Bioneers 2016 Report Back
As an adolescent, every Sunday morning of my life unfolded in the same orchestrated dance: my mom and three sisters would be piled into our 1994 emerald green Town and Country minivan, my father would be pacing back and forth impatiently by the front door of our house, and I would be racing around the back of the house, scrambling to get ready for church.
My constant tardiness was both calculated– an intentional thorn in the side of my parent’s mandate of compulsory anything– and happenstance– I still, to this day, struggle to be on time. But, despite my rebellion, there was something I secretly loved, just a little bit about church: I loved the community, I loved the philosophy of kindness and compassion, and the opportunity, every week, to pan out and see how our lives extend beyond what we know.
Now an avowed Buddhist, I do not go to Church any more. But, I still have that same need for connection and perspective and community. And, for this, I go to Bioneers.
Bioneers is an annual conference in San Rafeal, CA that brings together activists, artists, scientists, educators and business leaders into one solutions-focused, inspiring weekend. They highlight people on the front lines working for positive change, the movers and shakers who are reshaping our world, those fighting for justice, health and the environment, those who live and breathe this world in this time of great heartbreak and rebirthing.
This is my church. This is where I go, year after year, to get filled up.
This year was nothing short of that. Here is a report-back with the greatest gems of wisdom I am taking away from the weekend:
- Reside in my heart. Right now, I am in a world of academia, a world that loves to dissect and deconstruct and problematize and critique. We love to pick things apart and find everything that is wrong and disavow anything we cannot see and measure. This is Descartes world of reason and rationality, where our thinking minds are our only source of knowledge and the only viable way of being.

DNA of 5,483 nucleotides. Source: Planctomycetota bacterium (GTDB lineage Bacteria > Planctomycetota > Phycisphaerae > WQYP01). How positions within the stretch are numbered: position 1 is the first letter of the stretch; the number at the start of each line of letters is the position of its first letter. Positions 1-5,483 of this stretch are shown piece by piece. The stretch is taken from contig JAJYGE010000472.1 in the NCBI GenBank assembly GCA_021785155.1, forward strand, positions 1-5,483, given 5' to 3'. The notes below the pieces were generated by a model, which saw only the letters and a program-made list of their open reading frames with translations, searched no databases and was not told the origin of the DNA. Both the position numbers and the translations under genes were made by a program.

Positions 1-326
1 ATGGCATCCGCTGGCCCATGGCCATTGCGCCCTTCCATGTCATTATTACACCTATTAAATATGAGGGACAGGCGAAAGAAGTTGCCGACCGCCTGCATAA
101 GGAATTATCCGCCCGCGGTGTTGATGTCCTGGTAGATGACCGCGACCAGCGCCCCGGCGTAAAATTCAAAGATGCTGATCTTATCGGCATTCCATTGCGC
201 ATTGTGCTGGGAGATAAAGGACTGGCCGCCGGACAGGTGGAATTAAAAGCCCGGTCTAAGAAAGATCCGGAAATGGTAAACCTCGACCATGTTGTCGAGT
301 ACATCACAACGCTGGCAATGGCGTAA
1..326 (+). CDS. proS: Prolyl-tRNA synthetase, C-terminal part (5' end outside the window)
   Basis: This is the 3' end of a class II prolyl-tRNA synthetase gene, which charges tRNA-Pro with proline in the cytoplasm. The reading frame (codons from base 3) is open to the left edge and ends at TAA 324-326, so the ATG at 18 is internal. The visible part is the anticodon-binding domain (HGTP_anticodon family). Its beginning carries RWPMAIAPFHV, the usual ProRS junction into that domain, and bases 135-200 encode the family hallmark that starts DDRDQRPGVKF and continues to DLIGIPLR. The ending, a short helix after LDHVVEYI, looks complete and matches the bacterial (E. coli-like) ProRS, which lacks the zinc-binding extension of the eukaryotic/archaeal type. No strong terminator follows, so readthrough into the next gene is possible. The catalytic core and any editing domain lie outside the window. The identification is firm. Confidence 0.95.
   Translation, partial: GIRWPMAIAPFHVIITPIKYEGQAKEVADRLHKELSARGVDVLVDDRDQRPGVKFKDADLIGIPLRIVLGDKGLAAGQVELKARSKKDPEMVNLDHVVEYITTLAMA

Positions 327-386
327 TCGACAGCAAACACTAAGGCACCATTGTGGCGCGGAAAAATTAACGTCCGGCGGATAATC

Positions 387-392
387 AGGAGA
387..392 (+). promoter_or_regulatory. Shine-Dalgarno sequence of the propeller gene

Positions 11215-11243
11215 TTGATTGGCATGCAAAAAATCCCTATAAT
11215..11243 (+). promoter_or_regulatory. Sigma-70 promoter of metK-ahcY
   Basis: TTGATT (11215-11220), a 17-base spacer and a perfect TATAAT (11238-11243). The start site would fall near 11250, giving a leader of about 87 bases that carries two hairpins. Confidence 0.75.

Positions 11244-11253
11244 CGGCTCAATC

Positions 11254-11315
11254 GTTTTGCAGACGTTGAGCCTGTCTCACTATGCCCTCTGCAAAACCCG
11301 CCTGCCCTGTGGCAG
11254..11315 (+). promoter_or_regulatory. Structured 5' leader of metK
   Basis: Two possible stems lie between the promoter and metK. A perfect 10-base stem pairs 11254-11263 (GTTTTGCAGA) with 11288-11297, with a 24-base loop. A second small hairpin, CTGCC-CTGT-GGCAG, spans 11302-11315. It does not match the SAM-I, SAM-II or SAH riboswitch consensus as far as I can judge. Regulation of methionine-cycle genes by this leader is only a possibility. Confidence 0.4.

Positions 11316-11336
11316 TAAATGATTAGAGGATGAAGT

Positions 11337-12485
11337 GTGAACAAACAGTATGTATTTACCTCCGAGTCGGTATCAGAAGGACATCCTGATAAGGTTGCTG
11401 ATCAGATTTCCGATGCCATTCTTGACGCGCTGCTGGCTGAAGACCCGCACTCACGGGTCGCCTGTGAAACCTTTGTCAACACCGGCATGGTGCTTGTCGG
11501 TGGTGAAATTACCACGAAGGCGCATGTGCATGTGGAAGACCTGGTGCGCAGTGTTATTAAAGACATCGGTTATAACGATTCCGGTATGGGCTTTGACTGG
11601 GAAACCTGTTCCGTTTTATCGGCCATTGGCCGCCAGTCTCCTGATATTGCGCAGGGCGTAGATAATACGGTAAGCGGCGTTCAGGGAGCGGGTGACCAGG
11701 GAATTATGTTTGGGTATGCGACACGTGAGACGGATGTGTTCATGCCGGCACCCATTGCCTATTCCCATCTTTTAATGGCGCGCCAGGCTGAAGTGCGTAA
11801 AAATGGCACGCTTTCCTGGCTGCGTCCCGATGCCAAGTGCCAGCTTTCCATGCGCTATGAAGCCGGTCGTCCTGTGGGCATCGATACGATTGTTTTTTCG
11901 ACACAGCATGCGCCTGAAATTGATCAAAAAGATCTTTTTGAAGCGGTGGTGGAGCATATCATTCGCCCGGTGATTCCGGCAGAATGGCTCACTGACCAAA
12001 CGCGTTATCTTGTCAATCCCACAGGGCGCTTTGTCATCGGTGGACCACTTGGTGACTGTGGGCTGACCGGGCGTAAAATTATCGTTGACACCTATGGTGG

We are more than just our minds. Long-time Black Panther leader, educator and activist Erica Huggins stood on stage in front of hundreds of people, and invited us all to move back into our heart and our bodies. I took deep breaths, felt my feet on the ground and remembered: I am a living, breathing body, circulating air that has been breathed by eons of microscopic fungi and prehistoric crustaceans and the earliest glimmers of humans. I have a beating heart that has it’s own rhythm and longings, its own wisdom and knowledge.
When I live with that remembrance, my experience of the world is radically different, slower and more connected. I am a different person– more perceptive, joyful, generous, wise. The actions I take are that too– more informed, joyful, generous, and wise.
2. The value of deep, old friendships. When I listened to several presenters, I didn’t just listen to what they said, but also the stories they told and how they told them. A common thread in these stories was old, long time friendships, the kind that run deep and wear grooves in ridges of your soul. Many of them referred to a fellow speaker or panelist, saying “We’ve been friends for 20 years”, or “I first met so-and-so back in 1975”.
Hearing this awoke a thirst in me. These are the kinds of friendships I want, friendships that will carry me through the milestones of life, friendships that will turn into aunties and uncles for the children I do not yet have, who will comfort me once my parents have gone to the grave, who will go on road trips with me when I am an empty-nester. I want friends that will wear groves in the ridges of my souls.
3. And lastly, the absolutely exhilarating splendor of being alive today. These are amazing times, unreplicated in all of human, and planetary, history. We are alive at a time when the existence of complex lifeforms is threatened. We are living through a mass extinction, something that has never happened when there was consciousness to comprehend it. Never before has there been so much dying, and someone there to bear witness to it, to love it and miss it and grieve it.
This is a double edged sword, both joyful and terrible. This is the kind of grief that, if you let yourself feel it–really feel it– could destroy you. And at the same time, there is so much blessing in it, blessing in the fact that we are alive right now, blessing in the fact that we have the opportunity to act, blessing for resistance. As Joanna Macy says, if you knew the lives of your sisters and brothers were threatened, wouldn’t you want to be there defend them?
Of course you would. And we are here, alive right now, with the gift of doing just that.
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